Tuesday, June 14, 2005

Primary Results from Virginia

As expected, former Attorney General Jerry Kilgore has won the Republican primary for governor in Virginia, with Warrenton mayor George Fitch trailing significantly. With 93% of precincts reporting, Kilgore had 82% of the vote to Fitch's 17%. In the lieutenant governor's race, conservative state senator William Bolling led moderate Sean Connaughton, chairman of the Prince William County Board of Supervisors. With 87% of precincts reporting in that race, Bolling had 58% of the vote to Connaughton's 41%. You can check into the results here.

[Update: The big story out of today's races is the turnout. Under 5%. In a state with 4.4 million registered voters, less than 160,000 turned out to vote for Kilgore, a candidate with the full backing of the White House, RNC, and state Republican apparatus. Not exactly a ringing endorsement, by any definition. -- 10:44 p.m.]

The Republican nominee will face Democrat Tim Kaine and Independent Republican Russ Potts in November's general election. Potts, whose campaign I discussed at length yesterday, on Tuesday gained the endorsement of the Hampton Roads Daily Press. In their editorial, the paper's board said

"By contrast [to Kaine and Kilgore], the seriously underfunded, often irascible state Sen. Potts of Winchester is beginning to look like Churchill. OK, that's a bit of overstatement, but just pick a day, any day, and listen to what the Kaine and Kilgore campaigns have to say. Back and forth it goes. He said. She said. No, I didn't. Yes, you did. Liar, liar, pants on fire. And so on. It's profoundly unimpressive and downright dispiriting. ...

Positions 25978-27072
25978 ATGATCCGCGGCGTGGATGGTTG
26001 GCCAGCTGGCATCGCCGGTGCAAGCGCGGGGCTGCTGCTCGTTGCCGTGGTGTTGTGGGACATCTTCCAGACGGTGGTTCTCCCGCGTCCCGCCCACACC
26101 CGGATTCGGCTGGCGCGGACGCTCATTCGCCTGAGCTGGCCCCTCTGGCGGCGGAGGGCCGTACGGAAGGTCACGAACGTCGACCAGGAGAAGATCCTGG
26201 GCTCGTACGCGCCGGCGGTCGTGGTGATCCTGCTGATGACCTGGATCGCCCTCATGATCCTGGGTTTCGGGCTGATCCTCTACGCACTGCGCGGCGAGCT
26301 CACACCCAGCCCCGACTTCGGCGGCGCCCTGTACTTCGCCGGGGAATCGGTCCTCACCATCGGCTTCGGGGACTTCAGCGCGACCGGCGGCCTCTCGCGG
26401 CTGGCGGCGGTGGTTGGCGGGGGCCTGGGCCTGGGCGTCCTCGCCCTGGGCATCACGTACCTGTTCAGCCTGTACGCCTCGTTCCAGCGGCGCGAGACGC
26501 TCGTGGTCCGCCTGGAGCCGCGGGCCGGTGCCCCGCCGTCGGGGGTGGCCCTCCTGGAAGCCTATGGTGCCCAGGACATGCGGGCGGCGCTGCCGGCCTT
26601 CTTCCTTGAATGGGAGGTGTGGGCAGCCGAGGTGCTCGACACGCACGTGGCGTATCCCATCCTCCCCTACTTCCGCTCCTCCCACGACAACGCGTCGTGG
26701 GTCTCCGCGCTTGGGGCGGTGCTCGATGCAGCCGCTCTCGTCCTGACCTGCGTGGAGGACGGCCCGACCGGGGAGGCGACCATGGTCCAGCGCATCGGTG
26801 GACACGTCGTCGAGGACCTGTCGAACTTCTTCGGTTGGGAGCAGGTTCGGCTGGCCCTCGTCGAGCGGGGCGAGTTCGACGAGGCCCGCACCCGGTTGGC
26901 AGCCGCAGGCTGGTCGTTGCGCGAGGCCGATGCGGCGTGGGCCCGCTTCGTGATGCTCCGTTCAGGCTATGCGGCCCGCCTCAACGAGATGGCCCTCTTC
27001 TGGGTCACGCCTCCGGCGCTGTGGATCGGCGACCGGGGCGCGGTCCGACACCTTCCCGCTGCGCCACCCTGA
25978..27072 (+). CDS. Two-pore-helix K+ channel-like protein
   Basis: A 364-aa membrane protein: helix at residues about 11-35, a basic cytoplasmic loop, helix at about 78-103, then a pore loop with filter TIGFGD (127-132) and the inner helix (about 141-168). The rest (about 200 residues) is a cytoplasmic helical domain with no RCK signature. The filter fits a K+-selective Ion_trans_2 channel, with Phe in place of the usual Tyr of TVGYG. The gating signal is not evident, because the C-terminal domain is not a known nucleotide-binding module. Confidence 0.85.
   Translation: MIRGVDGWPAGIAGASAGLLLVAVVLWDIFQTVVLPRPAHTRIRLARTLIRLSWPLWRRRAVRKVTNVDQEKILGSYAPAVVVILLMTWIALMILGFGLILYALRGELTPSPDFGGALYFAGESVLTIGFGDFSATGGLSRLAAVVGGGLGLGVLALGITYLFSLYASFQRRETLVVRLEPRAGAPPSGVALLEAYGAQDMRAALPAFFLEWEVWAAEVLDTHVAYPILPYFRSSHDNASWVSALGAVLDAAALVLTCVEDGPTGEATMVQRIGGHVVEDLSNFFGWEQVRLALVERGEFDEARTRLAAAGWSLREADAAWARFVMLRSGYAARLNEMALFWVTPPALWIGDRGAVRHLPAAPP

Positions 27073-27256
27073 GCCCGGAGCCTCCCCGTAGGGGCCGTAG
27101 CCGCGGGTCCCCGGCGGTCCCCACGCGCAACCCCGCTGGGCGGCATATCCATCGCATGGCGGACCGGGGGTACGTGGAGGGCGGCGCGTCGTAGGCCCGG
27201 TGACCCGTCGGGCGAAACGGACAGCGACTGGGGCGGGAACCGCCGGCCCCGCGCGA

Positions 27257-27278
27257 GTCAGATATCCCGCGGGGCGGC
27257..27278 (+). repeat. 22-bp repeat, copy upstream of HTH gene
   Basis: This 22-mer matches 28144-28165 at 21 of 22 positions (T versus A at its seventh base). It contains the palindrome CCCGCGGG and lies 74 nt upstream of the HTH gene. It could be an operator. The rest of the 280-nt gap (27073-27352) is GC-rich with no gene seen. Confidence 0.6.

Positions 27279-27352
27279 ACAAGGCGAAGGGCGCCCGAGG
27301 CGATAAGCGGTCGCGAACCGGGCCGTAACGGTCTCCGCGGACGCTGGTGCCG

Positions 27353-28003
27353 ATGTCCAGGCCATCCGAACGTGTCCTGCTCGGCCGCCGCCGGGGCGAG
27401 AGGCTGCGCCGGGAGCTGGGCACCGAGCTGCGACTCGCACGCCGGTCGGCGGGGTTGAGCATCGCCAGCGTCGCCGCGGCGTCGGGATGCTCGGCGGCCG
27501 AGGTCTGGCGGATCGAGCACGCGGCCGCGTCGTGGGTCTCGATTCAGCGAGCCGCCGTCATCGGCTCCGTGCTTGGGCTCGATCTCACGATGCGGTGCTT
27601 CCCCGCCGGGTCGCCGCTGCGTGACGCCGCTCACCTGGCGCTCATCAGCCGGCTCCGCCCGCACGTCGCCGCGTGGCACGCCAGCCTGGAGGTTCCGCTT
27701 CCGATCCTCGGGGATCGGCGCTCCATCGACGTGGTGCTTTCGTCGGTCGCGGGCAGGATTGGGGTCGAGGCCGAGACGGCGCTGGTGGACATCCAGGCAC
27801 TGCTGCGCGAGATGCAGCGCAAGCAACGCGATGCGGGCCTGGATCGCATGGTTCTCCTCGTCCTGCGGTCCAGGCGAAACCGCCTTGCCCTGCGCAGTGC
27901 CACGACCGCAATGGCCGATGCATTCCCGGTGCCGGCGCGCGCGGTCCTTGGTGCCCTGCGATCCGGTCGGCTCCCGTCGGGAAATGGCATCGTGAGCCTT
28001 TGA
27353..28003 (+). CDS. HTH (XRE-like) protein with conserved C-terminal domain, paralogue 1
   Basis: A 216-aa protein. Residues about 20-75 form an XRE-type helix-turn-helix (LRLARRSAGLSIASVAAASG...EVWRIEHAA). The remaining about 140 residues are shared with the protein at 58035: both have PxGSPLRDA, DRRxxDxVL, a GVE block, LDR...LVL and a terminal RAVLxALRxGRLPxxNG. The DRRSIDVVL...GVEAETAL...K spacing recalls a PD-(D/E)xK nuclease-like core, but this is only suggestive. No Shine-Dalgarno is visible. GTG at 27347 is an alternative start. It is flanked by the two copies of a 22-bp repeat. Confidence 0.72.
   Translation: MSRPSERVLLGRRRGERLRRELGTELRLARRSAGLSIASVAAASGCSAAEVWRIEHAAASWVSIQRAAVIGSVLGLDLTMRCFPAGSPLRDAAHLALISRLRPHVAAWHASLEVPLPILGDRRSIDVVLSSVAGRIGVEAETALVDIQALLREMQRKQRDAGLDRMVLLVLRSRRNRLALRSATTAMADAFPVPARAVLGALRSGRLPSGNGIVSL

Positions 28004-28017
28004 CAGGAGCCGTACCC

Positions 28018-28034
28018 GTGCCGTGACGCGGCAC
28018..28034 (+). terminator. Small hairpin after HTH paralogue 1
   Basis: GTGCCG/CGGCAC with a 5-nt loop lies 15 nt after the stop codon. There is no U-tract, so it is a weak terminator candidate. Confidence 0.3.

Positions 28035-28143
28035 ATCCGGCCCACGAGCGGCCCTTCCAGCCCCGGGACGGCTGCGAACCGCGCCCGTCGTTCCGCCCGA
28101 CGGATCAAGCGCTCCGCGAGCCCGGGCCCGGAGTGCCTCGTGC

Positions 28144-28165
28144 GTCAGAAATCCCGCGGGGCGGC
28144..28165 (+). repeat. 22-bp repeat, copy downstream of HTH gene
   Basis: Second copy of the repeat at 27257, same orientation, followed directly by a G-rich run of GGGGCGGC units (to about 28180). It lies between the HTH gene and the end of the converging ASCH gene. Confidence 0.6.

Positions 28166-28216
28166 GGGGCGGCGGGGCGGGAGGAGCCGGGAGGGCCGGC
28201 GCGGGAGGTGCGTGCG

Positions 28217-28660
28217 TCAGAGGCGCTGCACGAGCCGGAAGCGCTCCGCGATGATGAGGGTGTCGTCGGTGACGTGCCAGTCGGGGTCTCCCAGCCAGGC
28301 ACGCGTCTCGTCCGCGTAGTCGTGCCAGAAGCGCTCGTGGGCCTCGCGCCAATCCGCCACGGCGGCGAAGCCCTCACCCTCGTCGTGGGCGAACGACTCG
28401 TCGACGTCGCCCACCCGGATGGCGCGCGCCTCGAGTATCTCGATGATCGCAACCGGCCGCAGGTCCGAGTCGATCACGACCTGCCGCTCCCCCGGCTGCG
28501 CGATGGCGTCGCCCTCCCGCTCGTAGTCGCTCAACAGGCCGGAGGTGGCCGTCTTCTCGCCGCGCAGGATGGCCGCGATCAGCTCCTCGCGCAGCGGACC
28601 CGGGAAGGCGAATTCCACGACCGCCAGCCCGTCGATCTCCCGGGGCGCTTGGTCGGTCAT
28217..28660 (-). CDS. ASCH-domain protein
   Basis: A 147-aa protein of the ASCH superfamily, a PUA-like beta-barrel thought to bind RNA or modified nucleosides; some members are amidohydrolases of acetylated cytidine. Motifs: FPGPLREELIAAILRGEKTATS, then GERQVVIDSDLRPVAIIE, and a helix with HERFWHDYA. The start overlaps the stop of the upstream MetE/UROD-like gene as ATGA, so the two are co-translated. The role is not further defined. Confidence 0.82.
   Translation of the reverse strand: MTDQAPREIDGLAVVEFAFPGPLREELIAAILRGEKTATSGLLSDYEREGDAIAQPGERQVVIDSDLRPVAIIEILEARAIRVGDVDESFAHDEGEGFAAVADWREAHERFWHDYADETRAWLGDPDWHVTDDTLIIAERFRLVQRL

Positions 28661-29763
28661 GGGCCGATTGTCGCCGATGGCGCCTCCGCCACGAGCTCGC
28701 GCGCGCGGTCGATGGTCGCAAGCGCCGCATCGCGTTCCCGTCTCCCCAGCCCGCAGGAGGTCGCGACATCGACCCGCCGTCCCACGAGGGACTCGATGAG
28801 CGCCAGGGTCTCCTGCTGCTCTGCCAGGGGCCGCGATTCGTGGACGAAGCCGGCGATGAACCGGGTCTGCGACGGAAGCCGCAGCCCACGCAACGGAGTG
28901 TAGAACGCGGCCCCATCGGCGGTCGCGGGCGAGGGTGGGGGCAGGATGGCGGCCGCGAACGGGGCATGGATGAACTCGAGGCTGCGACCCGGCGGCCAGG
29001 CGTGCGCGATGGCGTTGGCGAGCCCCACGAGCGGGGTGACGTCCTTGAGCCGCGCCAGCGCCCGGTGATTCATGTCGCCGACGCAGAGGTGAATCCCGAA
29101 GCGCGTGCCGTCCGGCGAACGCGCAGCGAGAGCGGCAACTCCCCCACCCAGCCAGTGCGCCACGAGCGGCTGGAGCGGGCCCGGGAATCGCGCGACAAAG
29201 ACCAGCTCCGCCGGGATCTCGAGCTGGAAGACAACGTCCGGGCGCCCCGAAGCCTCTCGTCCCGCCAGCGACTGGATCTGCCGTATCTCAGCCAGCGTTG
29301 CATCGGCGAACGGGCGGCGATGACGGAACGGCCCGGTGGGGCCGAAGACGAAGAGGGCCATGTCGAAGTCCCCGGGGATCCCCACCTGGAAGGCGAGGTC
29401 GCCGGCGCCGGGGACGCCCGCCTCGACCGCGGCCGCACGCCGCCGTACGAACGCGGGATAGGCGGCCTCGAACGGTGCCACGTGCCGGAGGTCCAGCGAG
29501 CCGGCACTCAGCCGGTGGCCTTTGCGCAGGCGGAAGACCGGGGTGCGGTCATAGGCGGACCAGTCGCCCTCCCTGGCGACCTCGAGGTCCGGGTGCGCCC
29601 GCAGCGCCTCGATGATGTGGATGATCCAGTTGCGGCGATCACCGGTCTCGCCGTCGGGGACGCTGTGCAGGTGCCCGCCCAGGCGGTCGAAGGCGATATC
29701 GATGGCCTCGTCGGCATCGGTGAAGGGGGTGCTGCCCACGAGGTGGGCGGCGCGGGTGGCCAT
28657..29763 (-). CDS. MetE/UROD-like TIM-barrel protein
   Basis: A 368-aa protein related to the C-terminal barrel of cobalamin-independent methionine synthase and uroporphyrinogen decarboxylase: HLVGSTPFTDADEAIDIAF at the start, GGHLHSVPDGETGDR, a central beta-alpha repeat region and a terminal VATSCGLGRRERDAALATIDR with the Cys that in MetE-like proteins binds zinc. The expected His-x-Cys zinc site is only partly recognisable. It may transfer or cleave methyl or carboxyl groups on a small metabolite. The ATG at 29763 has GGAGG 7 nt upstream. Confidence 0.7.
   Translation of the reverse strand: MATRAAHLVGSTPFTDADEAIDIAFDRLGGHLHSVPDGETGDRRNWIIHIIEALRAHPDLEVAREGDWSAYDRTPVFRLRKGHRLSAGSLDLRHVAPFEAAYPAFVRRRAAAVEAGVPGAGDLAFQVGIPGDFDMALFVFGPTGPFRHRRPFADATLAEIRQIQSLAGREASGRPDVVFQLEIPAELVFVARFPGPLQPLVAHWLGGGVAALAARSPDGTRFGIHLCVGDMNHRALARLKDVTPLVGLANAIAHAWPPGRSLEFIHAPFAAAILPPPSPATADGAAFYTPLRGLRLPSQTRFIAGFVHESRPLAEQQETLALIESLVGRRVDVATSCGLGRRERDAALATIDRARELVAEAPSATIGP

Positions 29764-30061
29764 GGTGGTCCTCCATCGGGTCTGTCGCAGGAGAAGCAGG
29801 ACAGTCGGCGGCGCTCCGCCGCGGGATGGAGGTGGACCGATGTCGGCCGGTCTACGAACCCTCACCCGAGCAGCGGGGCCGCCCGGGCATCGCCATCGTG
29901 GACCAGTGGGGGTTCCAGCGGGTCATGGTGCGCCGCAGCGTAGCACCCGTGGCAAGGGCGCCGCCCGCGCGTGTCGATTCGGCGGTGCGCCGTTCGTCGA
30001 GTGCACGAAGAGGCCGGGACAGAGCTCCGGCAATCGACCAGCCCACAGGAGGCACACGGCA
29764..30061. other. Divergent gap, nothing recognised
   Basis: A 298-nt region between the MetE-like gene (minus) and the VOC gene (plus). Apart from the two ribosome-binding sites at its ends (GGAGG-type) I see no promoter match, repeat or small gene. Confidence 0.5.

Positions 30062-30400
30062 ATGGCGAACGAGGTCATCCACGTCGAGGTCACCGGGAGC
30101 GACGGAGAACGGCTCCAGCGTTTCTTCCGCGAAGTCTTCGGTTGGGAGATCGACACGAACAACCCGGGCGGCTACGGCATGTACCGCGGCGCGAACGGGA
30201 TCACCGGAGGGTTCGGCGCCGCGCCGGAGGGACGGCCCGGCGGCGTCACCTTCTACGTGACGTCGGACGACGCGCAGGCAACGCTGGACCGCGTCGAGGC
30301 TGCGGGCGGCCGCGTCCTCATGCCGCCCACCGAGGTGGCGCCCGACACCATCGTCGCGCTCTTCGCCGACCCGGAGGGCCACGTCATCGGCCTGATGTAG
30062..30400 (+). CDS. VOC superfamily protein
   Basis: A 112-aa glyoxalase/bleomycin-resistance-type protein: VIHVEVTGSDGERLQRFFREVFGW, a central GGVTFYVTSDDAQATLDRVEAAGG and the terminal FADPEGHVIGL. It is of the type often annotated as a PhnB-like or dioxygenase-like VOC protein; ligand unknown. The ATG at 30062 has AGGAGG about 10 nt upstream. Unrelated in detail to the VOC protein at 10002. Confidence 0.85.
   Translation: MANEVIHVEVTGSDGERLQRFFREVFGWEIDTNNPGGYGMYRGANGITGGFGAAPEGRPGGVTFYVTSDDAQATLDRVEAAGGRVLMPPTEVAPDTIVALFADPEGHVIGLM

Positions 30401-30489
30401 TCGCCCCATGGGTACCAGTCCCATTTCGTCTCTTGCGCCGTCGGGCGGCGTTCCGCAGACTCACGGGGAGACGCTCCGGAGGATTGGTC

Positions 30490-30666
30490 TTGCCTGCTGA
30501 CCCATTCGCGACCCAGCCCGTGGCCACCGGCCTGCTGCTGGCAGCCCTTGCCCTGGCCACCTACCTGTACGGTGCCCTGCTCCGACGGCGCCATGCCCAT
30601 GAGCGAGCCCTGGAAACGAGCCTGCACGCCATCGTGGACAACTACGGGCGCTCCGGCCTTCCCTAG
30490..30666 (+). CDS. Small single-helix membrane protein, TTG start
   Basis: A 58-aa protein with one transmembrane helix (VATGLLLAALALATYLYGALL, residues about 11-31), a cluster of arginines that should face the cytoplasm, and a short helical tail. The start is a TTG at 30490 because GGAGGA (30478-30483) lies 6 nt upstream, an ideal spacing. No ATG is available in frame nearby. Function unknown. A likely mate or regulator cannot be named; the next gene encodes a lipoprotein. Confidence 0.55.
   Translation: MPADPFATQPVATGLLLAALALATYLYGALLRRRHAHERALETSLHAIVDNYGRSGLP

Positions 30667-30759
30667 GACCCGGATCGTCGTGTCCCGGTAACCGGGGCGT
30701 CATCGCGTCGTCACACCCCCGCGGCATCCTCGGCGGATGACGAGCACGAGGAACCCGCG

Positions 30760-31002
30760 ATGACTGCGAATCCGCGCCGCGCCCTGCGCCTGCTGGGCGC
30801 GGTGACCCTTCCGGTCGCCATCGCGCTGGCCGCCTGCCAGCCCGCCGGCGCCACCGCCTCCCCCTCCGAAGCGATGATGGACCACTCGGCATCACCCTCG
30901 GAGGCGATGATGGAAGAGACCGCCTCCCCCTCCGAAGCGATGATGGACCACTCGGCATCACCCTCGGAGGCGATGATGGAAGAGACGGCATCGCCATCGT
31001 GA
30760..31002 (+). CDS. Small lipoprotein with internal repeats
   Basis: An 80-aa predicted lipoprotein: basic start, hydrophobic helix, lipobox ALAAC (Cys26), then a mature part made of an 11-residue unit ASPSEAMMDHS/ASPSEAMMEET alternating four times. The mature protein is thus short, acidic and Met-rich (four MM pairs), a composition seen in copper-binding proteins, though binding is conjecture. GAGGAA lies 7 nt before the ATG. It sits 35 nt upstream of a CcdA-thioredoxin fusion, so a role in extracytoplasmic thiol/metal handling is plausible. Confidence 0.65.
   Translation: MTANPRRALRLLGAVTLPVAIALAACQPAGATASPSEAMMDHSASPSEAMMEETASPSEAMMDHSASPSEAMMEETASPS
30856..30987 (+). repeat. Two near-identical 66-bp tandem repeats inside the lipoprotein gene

So, why Sen. Potts? Because it's joyously refreshing to hear a candidate speak from the heart, without carefully rehearsed nuances, without an anxious staff member hovering next to him, without guile, without calculation, without conceit and, above all, without the stuff that fertilizes grass."

The entire editorial is just as good; read the whole thing. Also on Tuesday, Washington Post Metro columnist Marc Fisher opined on the Virginia governor's race: "After four years of having an adult as governor, the Republican and Democratic parties have decided that Virginians crave a return to childhood, back to fantasies about providing quality education while slicing budgets and concocting magical solutions to traffic without new revenue." After panning Kilgore and Kaine for several paragraphs, Fisher introduces Potts, outlining the independent's campaign strategy: "He wants to be Arnold Schwarzenegger, John McCain and Ventura all rolled into one lumpy, crusty little dynamo of a Virginian."

Fisher quotes Potts (I love these quotes of his, they're tremendous) as saying "People in Virginia are fed up with the Republican Party's anti-schools, anti-transportation, anti-gays - goodness, what aren't they anti?" Now there's a question we don't ask enough!

Kilgore may have won today, but if his campaign continues to battle with Tim Kaine's to win the "Most Juvenile" award, Virginians may want to look toward the only grownup in their governor's race.


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